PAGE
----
Strange birds

Published in Lionheart Magazine (Issue 9: Land, Water and Air) in April 2018

Strange birds

Wild parrots don’t belong in London but still, they are everywhere. I always find it a little jarring to see one – the shocking green and red typical of a parakeet is starkly out of place. It’s like we instinctively know that English birds should be brown and grey, with a hint of colour on the chest at most. The parakeets are striking outliers: they are characters of a brighter, sunnier place that’s clearly very far away from here.

I suppose your attitude to happening upon a flock of wild parrots in London will depend on who you are – will you respond to this uncanny encounter with awe, or with scepticism? They sure are adorable, darting between the trees, but seeming a wild parrot in an English park also feels like someone messed up and put the wrong bird down on the island.

I feel a bit like that myself in West London – a strange bird in a wrong place. I moved here from East London, my home of nearly a decade, for reasons that were good but ultimately not my ideal choice. I was pretty sour about it at first, but I’ve had some time to think about it and I’ve come to take a more philosophical approach to the matter: what makes a home?

The parrots made England their home by being big and bold. Now, wild parrots are actually one of the most common birds found in London, and their numbers are growing at a rapid pace as winters are getting milder. There’s more of them out West, but they’ve been spotted in all 32 boroughs. In Kensington Gardens there’s a group that’s apparently so tame they will eat out of your hand. Peckham, Brixton and Greenwich also have them living in the local parks. There’s lots of different types: Alexandrine parakeets have been seen in Lewisham, while Bromley has blue-crowned parakeets, and Amazonian orange-winged parakeets have made a home in Weybridge.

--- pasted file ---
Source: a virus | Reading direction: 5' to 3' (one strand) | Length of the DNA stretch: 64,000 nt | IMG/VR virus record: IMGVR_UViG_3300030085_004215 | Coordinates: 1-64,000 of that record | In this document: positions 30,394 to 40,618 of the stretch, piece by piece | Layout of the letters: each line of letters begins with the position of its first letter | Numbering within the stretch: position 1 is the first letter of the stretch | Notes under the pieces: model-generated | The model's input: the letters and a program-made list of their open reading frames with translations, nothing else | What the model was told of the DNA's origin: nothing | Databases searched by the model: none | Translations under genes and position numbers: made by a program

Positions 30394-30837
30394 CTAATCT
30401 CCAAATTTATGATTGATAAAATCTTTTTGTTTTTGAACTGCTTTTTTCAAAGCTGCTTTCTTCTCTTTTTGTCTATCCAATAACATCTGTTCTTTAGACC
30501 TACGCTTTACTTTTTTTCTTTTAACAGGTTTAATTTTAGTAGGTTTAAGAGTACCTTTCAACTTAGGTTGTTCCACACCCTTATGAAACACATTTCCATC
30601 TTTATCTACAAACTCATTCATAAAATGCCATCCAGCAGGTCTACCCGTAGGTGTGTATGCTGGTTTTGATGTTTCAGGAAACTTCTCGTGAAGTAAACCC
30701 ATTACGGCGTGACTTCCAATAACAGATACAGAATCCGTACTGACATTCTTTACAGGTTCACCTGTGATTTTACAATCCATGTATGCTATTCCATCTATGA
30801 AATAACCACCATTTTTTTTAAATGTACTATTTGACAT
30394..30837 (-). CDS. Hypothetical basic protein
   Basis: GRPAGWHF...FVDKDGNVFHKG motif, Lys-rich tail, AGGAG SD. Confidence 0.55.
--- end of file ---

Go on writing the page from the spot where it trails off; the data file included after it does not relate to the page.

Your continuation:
No one quite knows how London came to have wild parrots. Maybe they escaped from a film set, or from a hanger at Heathrow Airport, or were set loose when aviaries were damaged during the 1987 storms? The best story is that Jimi Hendrix once released a breeding pair of parrots on Carnaby Street in the 1960s, but like is often the case with myths like that, the truth is probably far less remarkable.

There’s a flock of feral parakeets living not far from my house, and I often see them in the trees in my garden. I enjoy their company a lot. I’ve never seen any wild parrots in East London, so the first time I spotted one out West it felt like it meant something – maybe this place would have its own charm too? London is so big, made up of all these little villages, meaning that wherever you are there will be things that you can’t find anywhere else. One of my favourite things is when someone says something smart to me that I hadn’t thought of. When that happens, it’s like my brain cracks open for a second, with the sheer thrill of it. Sometimes, places are a lot like that too.

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